The search for a suitable site for the Warsaw horse races last many years. Various locations were take into account such as the area in Okęcie, however, Służewiec proved to be a winning proposition. Its location was one of the reasons justifying the decision to buy this land.

The first important date in the history of Służewiec Racetrack was 1926, when the Society for the Encouragement of the Horse Breeding in Poland bought 150 ha of land in Służewiec for future racing complex facilities. They spent PLN 590,000 for this purpose. From that moment, almost every day, newspapers reported on the progress of work, on the next workers arriving in the construction site, communications in Służewiec etc. They widely described the architectural design, and later the removal from the Pole Mokotowskie.
Another very important date, perhaps the most important, is certainly 3 June 1939, when the first bomb went up on a beautiful and very modern Służewiec racetrack. It should be mentioned that the first race was won by a stallion Felsztyn, ridden by Stefan Michalczyk. Unfortunately, the people of Warsaw did not manage to enjoy the new track to the fullest. Last races before the outbreak of war were held on 31 August 1939. How popular the races were can be proved by the fact that in 1939 more than thousand horses were running in the capital Hippodrome, including many horses of which foreign countries were jealous.

 

And what about the Racetrack in Służewiec? It didn’t suffered during the war so much as to completely prevent starts. This was prevented by the Germans themselves, because the SS peripheral troops stationed on the horse racing site. The people of Warsaw again heard the clatter of horses’ hooves in 1946. There were 237 races held, in which more than 160 horses attended.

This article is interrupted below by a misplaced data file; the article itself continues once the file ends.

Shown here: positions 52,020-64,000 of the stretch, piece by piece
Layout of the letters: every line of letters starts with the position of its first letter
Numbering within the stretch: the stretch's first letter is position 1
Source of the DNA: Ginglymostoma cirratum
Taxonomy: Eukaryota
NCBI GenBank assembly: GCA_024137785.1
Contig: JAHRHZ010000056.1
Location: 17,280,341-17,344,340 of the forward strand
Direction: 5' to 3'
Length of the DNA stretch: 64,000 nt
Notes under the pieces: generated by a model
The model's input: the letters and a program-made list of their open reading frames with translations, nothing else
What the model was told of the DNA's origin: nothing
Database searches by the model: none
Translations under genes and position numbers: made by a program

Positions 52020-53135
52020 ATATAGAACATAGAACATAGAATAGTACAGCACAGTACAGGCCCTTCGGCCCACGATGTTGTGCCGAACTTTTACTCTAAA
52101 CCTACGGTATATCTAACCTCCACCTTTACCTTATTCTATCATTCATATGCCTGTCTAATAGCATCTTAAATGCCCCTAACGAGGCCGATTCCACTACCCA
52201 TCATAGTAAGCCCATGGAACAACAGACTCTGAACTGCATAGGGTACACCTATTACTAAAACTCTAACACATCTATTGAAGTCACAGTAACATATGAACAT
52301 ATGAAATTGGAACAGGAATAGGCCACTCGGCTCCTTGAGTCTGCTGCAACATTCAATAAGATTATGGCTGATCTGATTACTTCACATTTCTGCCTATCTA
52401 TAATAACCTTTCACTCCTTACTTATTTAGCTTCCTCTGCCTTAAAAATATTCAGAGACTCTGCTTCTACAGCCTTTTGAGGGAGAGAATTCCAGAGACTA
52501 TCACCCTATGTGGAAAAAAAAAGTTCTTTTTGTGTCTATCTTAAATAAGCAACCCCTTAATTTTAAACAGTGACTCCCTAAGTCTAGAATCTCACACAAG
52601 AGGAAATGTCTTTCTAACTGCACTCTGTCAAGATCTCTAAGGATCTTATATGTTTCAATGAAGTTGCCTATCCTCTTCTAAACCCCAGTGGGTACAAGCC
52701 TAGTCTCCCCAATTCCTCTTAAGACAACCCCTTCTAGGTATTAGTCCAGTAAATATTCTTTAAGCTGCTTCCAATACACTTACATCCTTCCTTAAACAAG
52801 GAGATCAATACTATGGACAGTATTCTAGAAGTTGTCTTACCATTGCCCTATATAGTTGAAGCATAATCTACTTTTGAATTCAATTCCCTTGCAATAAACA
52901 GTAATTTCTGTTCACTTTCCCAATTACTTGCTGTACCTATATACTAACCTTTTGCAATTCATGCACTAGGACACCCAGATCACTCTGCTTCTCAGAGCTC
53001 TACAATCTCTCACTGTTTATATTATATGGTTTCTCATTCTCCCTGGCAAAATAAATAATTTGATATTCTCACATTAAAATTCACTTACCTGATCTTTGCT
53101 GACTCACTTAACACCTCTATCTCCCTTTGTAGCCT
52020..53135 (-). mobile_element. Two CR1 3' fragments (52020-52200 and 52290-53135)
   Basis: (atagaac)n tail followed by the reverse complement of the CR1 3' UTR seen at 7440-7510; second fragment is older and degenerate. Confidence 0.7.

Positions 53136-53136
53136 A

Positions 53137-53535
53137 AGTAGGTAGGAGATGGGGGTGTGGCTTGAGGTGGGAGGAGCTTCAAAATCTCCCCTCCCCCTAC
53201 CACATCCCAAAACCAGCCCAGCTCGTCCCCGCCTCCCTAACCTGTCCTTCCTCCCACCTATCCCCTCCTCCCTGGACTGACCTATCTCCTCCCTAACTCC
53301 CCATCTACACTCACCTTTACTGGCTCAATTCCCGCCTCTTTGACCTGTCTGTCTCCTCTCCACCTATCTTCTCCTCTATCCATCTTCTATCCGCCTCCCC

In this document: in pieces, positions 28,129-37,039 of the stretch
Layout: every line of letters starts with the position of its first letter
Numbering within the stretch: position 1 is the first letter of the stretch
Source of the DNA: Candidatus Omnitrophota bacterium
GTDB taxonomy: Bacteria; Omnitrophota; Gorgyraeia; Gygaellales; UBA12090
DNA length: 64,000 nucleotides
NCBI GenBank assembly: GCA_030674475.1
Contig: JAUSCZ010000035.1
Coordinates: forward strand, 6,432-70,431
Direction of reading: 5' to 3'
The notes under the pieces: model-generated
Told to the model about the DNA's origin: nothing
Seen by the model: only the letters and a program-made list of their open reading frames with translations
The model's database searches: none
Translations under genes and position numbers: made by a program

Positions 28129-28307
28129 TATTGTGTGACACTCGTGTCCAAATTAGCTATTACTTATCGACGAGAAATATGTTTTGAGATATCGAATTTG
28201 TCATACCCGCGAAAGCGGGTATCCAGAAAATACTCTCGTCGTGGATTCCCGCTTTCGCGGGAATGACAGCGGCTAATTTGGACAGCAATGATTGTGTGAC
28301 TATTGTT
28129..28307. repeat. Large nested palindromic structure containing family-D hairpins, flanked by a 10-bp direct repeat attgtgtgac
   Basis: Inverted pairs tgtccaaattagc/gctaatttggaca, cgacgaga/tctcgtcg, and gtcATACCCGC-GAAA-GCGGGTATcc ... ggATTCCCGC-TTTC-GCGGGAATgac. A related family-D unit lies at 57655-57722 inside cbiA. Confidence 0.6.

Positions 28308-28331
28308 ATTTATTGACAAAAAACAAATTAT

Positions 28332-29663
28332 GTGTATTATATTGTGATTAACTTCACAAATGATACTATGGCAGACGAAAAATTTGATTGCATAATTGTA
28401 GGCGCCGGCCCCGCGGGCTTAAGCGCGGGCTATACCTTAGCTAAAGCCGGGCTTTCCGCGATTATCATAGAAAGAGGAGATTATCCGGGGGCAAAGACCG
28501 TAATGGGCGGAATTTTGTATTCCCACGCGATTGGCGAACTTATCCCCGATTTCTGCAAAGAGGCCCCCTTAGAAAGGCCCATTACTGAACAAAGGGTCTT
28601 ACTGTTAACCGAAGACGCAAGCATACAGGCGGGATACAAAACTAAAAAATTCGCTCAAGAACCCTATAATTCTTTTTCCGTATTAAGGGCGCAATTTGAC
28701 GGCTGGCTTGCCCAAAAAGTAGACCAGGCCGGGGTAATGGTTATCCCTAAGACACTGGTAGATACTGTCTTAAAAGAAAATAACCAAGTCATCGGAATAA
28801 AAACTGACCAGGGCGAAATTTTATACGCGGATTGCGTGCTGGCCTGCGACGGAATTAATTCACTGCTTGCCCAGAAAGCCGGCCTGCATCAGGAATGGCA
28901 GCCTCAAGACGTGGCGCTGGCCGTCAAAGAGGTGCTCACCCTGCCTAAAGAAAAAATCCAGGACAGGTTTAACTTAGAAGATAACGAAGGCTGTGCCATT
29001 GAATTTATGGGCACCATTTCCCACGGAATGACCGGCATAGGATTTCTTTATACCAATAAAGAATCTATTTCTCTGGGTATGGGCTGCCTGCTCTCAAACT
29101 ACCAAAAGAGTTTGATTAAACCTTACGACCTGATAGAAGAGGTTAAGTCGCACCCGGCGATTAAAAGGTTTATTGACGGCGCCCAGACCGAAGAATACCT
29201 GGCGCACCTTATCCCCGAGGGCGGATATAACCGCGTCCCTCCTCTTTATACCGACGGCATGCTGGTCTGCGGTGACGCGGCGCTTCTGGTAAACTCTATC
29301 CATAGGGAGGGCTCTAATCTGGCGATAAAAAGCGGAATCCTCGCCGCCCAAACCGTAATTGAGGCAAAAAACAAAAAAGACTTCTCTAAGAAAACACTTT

“Horse-racing Town”

 

Hr. Zygmunt Plater-Zyberk, main architect of “Służewiec” visited all Europe’s top racetracks before he engaged with designing. As a result, on the one hand, errors in the design phase were avoided, and on the other hand, the latest technology was used.
Taking into account all the land conditions, the main track (2,300 m) was situated from north to south, and the training track from east to west (about 30 ha). It should be noted that the main track was built so that the water does not have the right to collect on it. Its shape (bends) was a perfect setting for pure “sports”, or thoroughbred horses.
There were planned three stands to be built for guests with different budget. The Stand numbered I (called the “Membership”) was designed for the most important personalities. Its guests have access to a spacious hall, room and a small lounge with a dining area on the first floor. The stand is connected with the so-called colonnade with a little stand for the staff. The rooms for, among others, the judges are located one floor above. Here, there was a conference room as well. One could reach this stand by car (separate entrance). In turn, Stand II, or main, could accommodate 5,400 people (there were seating and standing places). Guests of this stand could also enjoy a hall on the ground floor. People on both these stands had access to the paddock, which was situated between them. The cheapest seats were on the unfinished Stand III, which could accommodate up to 7,000 spectators (there were only standing places).